How do you maintain your brushes

Comments

  • Jimmy

    Suspended, after a quick wipe, in a lidded jar of cooking oil with rubber O rings. The jar has a ssteel pot scourer in there to agitate any remaining pigment. Left there until I next need to paint that colour group ( whites, reds, browns, blues, blacks etc). No cleaning, no soap, no solvent, no time wasting chores, no expense. In four years I have not had to throw any brushes away, in fact they look as good as the day I bought them.

    Pigment settles to the floor of the jar --- decant and go 'round again.

    Denis

  • Denis, I like the idea of always having wet brushes. Can you post a picture? If I understand correctly, you're saying you don't clean them in solvent, you leave the paint in the bristles all the time, you dedicate your brushes to a color group. I'm afraid my brushes are going to dry up and become useless so I've started cleaning them out in solvent every few days and standing them up to dry. Do you drill holes in the lids of the jars and put the o-rings on the brush handles? Sounds great.
  • Jimmy and martenvisser

    Here is one of the discussion threads: http://forum.drawmixpaint.com/discussion/1453/brush-holder-idea/p1

    Denis
    [Deleted User]
  • @dencal‌ I tried this with cooking safflower oil and my brushes kept getting gummy. I do like how my brushes feel when they are really clean. Am I the only one?
    [Deleted User]
  • MeganS

    Agreed. It's a minor irritation though, easily solved with a wet wipe.
    The essential quality here is that you are using a 'drying' oil, such as safflower.

    Mineral oils (baby oil, sewing machine oil) will keep brushes free of gumminess but may contaminate oil paint to the degree that drying pigment may not form a skin. Could remain sticky forever and be an attraction for dust. Not to mention varnishing, cleaning and archival issues.

    Denis
  • Why not use linseed oil? I've got to get a jar and o-rings. Where does one buy o-rings? Is it a plumbing supply or an office supply?
  • Jimmy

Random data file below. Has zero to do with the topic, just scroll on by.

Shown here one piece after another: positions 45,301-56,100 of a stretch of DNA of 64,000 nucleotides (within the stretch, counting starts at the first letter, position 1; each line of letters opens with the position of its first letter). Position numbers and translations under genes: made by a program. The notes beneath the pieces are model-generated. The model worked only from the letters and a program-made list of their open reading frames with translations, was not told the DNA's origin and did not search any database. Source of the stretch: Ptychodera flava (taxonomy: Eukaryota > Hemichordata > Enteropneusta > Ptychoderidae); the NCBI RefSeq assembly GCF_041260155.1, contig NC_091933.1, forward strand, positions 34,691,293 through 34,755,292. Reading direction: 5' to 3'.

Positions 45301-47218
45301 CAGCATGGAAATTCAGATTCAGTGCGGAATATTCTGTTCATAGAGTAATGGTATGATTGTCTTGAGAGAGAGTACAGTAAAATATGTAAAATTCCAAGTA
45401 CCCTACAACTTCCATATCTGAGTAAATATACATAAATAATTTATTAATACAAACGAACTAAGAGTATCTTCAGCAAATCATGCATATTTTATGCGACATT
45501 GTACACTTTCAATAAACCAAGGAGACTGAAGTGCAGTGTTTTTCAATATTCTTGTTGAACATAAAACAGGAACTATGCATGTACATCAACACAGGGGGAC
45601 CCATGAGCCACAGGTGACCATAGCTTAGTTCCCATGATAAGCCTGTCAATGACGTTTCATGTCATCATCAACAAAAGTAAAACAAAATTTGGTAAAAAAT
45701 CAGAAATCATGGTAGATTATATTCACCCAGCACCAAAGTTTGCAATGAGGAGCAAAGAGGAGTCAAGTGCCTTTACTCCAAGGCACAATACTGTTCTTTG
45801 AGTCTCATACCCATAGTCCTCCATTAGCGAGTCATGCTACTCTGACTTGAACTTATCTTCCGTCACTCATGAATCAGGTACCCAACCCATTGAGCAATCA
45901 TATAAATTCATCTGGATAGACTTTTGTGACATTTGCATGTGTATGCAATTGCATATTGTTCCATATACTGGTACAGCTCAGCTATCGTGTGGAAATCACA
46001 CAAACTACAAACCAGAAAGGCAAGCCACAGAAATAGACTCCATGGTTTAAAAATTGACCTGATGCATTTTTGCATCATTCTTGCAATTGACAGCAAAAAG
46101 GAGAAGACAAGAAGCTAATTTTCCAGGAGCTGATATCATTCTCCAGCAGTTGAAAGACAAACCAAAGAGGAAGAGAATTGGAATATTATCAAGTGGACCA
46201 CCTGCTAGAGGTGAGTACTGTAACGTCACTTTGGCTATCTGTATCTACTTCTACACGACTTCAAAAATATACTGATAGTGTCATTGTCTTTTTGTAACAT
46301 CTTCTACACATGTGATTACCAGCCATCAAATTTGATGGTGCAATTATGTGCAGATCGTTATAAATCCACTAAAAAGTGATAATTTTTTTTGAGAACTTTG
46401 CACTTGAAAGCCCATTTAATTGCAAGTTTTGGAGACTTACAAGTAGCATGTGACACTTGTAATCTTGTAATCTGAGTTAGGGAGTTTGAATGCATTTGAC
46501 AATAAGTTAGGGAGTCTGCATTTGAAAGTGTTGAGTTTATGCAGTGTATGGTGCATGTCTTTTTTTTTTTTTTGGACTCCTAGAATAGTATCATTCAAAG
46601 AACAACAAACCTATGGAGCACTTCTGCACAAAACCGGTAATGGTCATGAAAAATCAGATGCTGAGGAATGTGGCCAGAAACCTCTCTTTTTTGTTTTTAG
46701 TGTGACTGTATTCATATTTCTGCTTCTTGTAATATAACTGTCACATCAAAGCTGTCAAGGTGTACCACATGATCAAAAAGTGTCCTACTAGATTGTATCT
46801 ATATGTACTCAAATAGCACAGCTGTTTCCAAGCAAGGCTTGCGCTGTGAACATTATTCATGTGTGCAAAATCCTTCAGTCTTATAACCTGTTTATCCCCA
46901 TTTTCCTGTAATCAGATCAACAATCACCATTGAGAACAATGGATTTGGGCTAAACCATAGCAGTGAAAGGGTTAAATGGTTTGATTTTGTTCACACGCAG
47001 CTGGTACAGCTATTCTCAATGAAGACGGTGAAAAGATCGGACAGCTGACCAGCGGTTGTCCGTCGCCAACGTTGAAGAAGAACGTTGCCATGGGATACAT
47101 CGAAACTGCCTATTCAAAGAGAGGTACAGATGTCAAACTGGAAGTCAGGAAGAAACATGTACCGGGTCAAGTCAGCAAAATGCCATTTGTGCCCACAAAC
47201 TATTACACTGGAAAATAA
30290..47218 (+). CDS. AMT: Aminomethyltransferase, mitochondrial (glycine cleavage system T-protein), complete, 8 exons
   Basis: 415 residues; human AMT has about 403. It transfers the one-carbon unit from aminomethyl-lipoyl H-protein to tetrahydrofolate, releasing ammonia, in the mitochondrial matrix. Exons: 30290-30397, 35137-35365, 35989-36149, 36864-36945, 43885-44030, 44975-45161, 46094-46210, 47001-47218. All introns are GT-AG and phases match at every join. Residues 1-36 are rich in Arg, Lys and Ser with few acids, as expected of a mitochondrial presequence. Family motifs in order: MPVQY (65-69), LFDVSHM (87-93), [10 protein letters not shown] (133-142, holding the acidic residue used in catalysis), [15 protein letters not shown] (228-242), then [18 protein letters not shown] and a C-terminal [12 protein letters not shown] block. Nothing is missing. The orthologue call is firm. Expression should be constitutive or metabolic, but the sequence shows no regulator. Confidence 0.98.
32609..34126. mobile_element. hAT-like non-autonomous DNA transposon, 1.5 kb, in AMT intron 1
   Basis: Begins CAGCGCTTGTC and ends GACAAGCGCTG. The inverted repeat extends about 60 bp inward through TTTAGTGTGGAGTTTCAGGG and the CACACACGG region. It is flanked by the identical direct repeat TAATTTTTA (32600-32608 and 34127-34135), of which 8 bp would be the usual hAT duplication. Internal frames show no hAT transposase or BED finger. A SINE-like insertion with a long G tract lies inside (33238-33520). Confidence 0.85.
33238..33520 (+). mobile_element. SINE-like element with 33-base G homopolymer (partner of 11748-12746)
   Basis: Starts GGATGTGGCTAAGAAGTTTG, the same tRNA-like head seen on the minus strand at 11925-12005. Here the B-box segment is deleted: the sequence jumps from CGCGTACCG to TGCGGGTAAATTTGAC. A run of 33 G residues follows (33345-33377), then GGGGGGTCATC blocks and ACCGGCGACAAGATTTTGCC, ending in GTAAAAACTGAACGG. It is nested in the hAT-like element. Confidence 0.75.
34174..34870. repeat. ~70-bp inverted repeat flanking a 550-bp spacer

Art linseed ($92 litre), thirty times the price of a supermarket ($2.75 litre) cooking oil?
    O rings are available in plumbing suppliers. An assortment of 50 cost me $2.50 ( I should have haggled).

    Denis
  • Denis, Does it matter if the cooking oil is vegetable oil (Wesson) or oilive oil? You wrote, "The essential quality here is that you are using a 'drying' oil, such as safflower". By "drying" do you mean an oil that will evaporate?

    In Mark's video I see he has brushes in wooden holders suspended over mason jars. What is Mark's brush routine? What's in the jars?
  • Jimmy

    Almost all cooking oils are vegetable in origin unless you are considering butter or lard.
    I have tried blended vegetable oil and safflower oil. As for the varieties you mention I don't know. Suggest you leave drops of the oils on a labelled test surface and observe their drying characteristics.

    Yes by 'drying' I mean it will evaporate or polymerize (in paint it will form a hard and dry layer of pigment).

    Mark can describe his routine so much better than I can @Mark_Carder‌

    Denis


  • I'm going to have to try this. I have not been painting as much because the thought of cleaning so many brushes is rather off putting.
  • Melissa said:

    I have not been painting as much because the thought of cleaning so many brushes is rather off putting.

    Not a very good excuse. :P
    [Deleted User]ZIM
  • edited December 2014
    8-| I need a minion. any volunteers?
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